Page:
Learning Game Development Progress Report13 Jun 2017
I started looking at Unity around March of this year, and I though I could share what I’ve done since then. This includes learning resources, projects and so on.
The first thing I did was follow some of the tutorials provided by Unity. The videos are pretty good and easy to follow. I usually watched them at a speed of 1.5, and repeated what I watch in a Unity project. However, I often had to pause a video and reference the upgrade pdf guide, since the tutorials were made with Unity 4.x and I had Unity 5.x. You do get a good overview of Unity by doing these tutorials, so I would recommend you do them when you start out.
You can see the list of tutorials I did initially, over a span of a couple weeks. There are other tutorials available, but I skipped the 2D ones, and felt that the rest were more aimed at learning how to do Unity for specific genres of games.
After watching these tutorials, Unity seemed almost easy. So I decided to make a small game from scratch. Unfortunately, the tutorials gives you some false sense of confidence. It’s much harder when there isn’t a guiding voice, commanding your every movement in Unity. You can get overwhelmed quickly. It’s, therefore, important to start small and iterate. To do that I decided on a game which would be maybe a tad easier to make.
- A golf ball (No character animations)
- Single player
- Free assets from the Unity Store (No 3D modelling)
- Choose a subset of Unity to focus on:
- How to make a UI
- How to use a game controller as input
- How to do physics. RigidBody, Force, Colliders
- How do a simple game loop
Basically, learning by doing. This may not be as straight forward as doing tutorials, but you’ll learn more. In addition you will learn a habit of visiting the Unity documentation and googling issues your having.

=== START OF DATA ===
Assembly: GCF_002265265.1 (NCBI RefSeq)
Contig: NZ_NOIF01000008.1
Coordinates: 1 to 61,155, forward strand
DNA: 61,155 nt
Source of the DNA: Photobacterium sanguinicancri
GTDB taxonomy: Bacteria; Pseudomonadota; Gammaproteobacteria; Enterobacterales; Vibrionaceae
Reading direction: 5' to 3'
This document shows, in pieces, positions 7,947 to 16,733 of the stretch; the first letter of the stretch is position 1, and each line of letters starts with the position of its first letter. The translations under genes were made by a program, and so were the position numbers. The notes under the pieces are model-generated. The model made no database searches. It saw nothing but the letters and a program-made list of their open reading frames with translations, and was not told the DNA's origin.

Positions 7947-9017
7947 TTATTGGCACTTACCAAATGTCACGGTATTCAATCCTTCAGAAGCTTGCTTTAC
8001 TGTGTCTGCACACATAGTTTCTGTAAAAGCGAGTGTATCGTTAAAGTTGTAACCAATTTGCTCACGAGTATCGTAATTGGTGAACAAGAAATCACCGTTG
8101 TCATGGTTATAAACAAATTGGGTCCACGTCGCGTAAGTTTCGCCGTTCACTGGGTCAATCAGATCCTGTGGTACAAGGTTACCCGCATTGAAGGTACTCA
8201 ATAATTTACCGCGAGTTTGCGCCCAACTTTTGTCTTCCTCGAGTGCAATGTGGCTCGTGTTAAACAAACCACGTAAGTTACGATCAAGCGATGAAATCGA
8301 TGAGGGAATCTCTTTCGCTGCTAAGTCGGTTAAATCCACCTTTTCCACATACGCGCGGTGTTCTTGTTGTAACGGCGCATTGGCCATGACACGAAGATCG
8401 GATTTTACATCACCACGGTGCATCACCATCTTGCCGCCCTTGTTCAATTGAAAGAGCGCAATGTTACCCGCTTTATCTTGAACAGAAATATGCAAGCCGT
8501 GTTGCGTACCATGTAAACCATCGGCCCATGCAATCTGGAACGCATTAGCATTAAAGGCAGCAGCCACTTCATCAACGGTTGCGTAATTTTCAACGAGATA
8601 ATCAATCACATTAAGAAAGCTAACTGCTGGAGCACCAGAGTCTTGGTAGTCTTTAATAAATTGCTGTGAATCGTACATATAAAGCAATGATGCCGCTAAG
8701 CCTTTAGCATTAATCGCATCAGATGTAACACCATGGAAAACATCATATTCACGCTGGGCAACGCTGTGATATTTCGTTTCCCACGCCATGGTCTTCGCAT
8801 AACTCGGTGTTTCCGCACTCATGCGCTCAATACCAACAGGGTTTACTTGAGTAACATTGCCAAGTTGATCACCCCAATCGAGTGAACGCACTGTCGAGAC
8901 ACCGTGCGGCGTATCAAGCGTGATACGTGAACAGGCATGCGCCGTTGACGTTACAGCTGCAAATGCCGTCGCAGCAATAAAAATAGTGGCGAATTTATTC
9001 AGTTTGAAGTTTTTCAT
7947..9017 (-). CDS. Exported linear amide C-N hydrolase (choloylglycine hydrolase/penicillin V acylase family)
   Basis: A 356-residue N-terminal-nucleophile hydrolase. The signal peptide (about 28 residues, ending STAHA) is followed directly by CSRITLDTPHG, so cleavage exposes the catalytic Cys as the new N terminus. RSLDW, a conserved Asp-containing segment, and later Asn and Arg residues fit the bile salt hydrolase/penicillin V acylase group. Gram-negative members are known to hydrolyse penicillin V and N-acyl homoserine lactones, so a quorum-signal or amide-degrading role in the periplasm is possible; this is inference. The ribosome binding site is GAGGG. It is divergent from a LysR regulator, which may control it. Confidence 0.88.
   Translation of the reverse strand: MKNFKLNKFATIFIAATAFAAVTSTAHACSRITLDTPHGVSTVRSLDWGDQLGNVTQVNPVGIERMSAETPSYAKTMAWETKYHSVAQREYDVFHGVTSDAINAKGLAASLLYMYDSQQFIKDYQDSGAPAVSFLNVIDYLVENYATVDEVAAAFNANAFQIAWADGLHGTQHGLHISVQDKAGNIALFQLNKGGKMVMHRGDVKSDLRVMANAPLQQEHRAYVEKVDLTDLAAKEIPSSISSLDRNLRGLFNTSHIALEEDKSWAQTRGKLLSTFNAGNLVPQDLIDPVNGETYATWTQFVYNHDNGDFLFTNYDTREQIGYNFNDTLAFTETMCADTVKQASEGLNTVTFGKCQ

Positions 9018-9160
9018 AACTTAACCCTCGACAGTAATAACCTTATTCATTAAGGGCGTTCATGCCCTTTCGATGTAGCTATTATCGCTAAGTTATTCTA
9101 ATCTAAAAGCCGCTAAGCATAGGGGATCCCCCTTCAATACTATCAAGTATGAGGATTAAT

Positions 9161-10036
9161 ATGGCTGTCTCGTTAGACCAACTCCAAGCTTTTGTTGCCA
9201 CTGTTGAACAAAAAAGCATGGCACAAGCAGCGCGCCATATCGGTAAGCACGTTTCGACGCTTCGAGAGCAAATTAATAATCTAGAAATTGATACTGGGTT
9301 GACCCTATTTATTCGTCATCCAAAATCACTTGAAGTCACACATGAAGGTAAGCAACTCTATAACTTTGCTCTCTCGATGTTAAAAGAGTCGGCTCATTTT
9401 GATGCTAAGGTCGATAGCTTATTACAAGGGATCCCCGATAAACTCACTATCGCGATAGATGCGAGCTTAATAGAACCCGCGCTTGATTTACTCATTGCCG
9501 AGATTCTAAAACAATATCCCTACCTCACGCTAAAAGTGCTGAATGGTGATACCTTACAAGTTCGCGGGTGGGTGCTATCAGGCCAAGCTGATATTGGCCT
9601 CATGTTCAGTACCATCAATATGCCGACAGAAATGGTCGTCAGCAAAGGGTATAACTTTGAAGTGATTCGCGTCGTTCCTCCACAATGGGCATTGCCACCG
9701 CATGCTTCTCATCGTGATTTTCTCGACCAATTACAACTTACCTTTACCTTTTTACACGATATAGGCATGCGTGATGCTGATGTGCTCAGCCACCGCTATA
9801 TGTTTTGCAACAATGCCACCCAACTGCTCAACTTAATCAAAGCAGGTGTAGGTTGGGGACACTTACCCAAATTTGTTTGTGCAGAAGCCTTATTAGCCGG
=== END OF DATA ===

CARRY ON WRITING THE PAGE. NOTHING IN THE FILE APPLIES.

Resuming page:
I’ve since extended the game further by adding new features in order to try out other areas of Unity. You can probably guess that this have made my scripts messy and harder to maintain. However, this also gives you an excuse to learn more about how to better structure your code. For instance, I’ve found some of the video on this YouTube channel helpful. I’ve extended the game by implementing the following:
- Local multiplayer game (Couch gaming setup) with 4 players
- Transition between scenes (Player selection scene to game scene)
- Transfer data between scenes
- A more advanced game loop
- Music and sounds
- Input scheme for 4 game controllers
- Random spawn points for players
- Instantiate prefabs in scene
- Tweaked around with physics
- More advanced camera. Set new targets, rotate camera and zoom.
Lately, I’ve been trying to learn 3D modelling in Blender, because the not-so-small-anymore game requires some custom 3D props now. This is an almost new area for me, at least Blender is. Again I started by doing some tutorial videos on YouTube, but found them not helpful at all. Blender is confusing, especially when you start off with tutorials that assume some existing knowledge of blender’s layout and shortcuts. I therefore, bought a heavily discounted Blender course at Udemy. This is a comprehensive course, and contains, like, 48 hours of material. So, making a couple of simple 3D props, quickly evolved to a much bigger project.
That’s the current status on what I’ve done so far in learning game development. Time consuming hobby…